Welcome to this month’s edition of History & Heritage. Our purpose is to acquaint you with our mission to preserve the town’s rich history, highlight the legacy of those who have gone before and show how our past has shaped our present. We are a non-profit with 501(c)(3) status.
We are located at 421 Summer Street. Our winter hours are Monday through Wednesday from 10:00 a.m. to 4:00 p.m. thanks to a wonderful staff of volunteers. Beginning in June our opening days will be Monday – Saturday, same hours. Don’t forget to check out the “Owl Bed.”
This is your establishment and we encourage your support in making this historic home a wonderful place for exhibiting, preserving and collecting St. Johnsbury’s history. Check out our web site at www.stjhistory.org and our Facebook page. Our mailing address is 421 Summer Street, St. Johnsbury, Vt., 05819 and phone number is 802 – 424 – 1090.
Curious and Fun
As winter tries to take its last gasp and we all search for the sunshine, I thought I would share some of the curious and fun things that pop up at History & Heritage as the old collections are catalogued and new collections are added from new donors. Collections from the estate of Graham Newell came to History & Heritage when we were in the process of trying to find a location which means they were stored for some time and now are being properly catalogued. His collections run the gamut from the pictures to a grandfather clock. Graham’s roots started out in St. Johnsbury Center before he took up residence where the Academy Alumni office is today. For those who are not familiar with Graham’s history, his time as an educator both at Lyndon State College and St. Johnsbury Academy and his time at the Vermont Legislature are the pillars of his life’s work. Those at the college level remember well his History of England and Vermont History lectures. Latin was his course at the Academy and how he loved it.
While searching for something in his collection, I ran across this black and white photograph of the top of Eastern Avenue looking down in the early 1900’s. I also recalled a colored postcard of this very same view made in Germany. What was missing in the postcard was the blurred image on the right of the black and white photo. On the back of the photo, it was revealed that the “blur” was Miss Haskell, a teacher at the Academy. Her running to avoid the photographer certainly would have hidden her identity had it not been on the back of the picture! Stillness was a prerequisite to clarity in the early cameras. Still curious about the information on the back, I looked in the book An Historical Sketch of St. Johnsbuy Academy 1842 – 1922 and found she was Edith S. Haskell teaching Rhetoric and English Literature from 1903 – 1906. There was however no indication of the photographer on the picture or postcard reproduction. There was another object missing from the picture when it became a postcard and that was the gas light that you see hanging above the sleigh in the black and white photo – maybe a bit of movement there?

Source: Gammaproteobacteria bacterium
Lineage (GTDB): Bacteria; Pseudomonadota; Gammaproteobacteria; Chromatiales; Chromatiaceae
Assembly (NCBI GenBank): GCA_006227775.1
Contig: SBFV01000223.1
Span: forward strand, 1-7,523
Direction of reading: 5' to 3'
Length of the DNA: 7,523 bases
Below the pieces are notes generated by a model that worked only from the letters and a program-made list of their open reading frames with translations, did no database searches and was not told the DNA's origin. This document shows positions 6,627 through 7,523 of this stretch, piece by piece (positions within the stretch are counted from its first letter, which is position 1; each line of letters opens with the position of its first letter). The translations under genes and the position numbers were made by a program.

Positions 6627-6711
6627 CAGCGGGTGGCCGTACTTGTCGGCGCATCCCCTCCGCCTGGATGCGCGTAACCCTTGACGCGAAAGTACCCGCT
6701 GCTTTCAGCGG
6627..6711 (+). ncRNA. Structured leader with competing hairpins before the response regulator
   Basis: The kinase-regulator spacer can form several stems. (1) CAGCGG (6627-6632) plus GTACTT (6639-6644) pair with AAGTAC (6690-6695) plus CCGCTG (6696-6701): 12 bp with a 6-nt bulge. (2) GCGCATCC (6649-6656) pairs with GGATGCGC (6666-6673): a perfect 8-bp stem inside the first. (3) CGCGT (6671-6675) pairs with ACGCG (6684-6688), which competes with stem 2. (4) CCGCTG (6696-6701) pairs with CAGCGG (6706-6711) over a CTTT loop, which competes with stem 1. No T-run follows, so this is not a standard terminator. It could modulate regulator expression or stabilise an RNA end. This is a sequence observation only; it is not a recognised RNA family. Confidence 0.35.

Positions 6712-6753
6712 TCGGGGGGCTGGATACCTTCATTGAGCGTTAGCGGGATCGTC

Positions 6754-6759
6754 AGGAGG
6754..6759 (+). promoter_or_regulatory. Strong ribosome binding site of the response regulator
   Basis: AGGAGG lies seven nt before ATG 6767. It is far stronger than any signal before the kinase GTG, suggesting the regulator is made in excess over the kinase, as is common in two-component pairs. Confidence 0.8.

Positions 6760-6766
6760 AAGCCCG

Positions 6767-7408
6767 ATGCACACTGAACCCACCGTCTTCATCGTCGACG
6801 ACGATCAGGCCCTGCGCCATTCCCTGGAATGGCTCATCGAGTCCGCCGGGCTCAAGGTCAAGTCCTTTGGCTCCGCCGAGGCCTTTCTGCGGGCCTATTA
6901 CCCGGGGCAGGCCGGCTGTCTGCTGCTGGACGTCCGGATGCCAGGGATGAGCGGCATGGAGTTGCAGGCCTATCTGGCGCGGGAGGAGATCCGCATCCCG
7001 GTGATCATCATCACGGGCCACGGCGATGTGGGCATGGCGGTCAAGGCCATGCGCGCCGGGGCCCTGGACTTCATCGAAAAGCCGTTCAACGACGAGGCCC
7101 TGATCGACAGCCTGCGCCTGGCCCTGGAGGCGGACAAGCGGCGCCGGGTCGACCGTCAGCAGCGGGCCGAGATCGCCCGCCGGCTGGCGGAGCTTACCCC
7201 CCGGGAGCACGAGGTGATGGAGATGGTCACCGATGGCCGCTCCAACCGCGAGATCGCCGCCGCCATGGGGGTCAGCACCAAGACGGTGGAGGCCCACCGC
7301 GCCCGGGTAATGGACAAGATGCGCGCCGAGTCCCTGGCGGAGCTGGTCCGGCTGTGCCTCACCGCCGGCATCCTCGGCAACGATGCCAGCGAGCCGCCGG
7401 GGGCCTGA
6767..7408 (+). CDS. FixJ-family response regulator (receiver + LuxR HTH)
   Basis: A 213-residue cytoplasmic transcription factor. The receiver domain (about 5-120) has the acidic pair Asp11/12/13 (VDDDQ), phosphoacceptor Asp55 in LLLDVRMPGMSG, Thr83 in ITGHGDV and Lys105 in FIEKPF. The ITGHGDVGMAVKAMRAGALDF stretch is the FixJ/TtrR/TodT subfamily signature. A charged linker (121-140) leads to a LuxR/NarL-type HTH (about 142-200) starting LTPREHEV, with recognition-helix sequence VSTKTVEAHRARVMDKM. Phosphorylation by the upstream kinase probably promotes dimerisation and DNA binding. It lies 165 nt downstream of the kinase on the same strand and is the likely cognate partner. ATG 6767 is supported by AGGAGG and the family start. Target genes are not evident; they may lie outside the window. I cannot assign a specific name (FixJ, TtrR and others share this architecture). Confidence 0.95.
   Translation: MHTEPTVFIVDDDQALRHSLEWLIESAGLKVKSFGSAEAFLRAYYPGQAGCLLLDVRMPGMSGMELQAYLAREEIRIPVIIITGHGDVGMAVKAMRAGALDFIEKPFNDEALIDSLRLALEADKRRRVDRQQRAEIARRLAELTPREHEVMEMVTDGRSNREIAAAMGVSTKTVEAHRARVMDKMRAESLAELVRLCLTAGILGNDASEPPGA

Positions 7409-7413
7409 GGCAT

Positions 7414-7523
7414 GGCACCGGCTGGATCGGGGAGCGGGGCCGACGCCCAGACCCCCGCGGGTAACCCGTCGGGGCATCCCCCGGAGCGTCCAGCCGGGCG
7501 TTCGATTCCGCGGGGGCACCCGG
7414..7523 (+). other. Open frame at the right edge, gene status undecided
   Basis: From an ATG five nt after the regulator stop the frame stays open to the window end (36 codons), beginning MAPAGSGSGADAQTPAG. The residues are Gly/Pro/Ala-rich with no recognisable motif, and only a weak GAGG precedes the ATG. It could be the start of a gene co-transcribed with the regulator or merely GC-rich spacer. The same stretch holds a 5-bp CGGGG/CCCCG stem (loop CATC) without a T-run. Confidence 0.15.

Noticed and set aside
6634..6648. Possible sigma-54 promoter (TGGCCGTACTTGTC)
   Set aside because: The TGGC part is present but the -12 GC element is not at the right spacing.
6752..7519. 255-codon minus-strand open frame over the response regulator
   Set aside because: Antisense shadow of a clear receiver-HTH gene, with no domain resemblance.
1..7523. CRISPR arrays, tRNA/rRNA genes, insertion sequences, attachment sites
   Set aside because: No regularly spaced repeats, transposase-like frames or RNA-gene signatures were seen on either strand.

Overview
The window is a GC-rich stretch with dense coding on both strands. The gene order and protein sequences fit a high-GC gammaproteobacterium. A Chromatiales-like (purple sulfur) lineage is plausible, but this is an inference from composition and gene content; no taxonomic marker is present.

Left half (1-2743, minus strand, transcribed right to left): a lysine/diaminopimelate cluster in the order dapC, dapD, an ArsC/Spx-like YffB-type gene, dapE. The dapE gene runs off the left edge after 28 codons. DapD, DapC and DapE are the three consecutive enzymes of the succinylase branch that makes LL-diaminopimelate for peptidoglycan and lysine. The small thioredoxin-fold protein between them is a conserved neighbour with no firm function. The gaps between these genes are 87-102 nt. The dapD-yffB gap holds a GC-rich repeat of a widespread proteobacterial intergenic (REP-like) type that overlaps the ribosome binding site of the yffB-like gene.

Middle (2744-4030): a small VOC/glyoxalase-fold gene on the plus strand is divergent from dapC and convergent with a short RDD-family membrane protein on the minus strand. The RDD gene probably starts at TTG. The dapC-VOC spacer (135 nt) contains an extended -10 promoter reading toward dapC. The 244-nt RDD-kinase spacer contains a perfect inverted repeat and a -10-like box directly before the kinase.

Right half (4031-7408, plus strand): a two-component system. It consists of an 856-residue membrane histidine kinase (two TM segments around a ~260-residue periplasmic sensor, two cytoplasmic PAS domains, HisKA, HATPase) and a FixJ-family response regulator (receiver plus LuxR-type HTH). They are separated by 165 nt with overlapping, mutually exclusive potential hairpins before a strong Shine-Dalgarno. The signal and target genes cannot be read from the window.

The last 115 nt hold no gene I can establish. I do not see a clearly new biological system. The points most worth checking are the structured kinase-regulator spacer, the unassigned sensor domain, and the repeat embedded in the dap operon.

I was also drawn to the monument on the right in Courthouse Park. I knew the base was the Civil War monument that had gone up in the 1860’s, but where in the world had the lady on the top of it gone? I could see the tablets where the names of the deceased were written but where was she? Finally I came to the conclusion that at some point she must have been boxed for protection during the winter months. Yet to be discovered is when the “boxing” started and ended!
On the left, going down Eastern Ave., the 4th building with long windows and steeple was the Presbyterian Church, altered and was known to some as George’s Pizza, Aja’s and a Soup Kitchen. The spire further down was the Universalist Church when it came way out to Eastern Ave before half was removed.
Then and now pictures are fun, nostalgic and create questions. I for one would find history less attractive to study without pictures. Back to winter’s gasp – the sun has broken through as snowflakes dance in the air around late afternoon. Should this weather lose its spring forward again and you would like to read history, last weekend the Caledonian Record had a story entitled No Medal Possible for WWll Hero Priest on USS Indianapolis. You could read the book In Harm’s Way about this tragedy and wonder why most everyone should have gotten a medal. On a local history note, Matthew Thomas has written Maple King, The Making of a Maple Syrup Empire, the story of our own George C. Cary.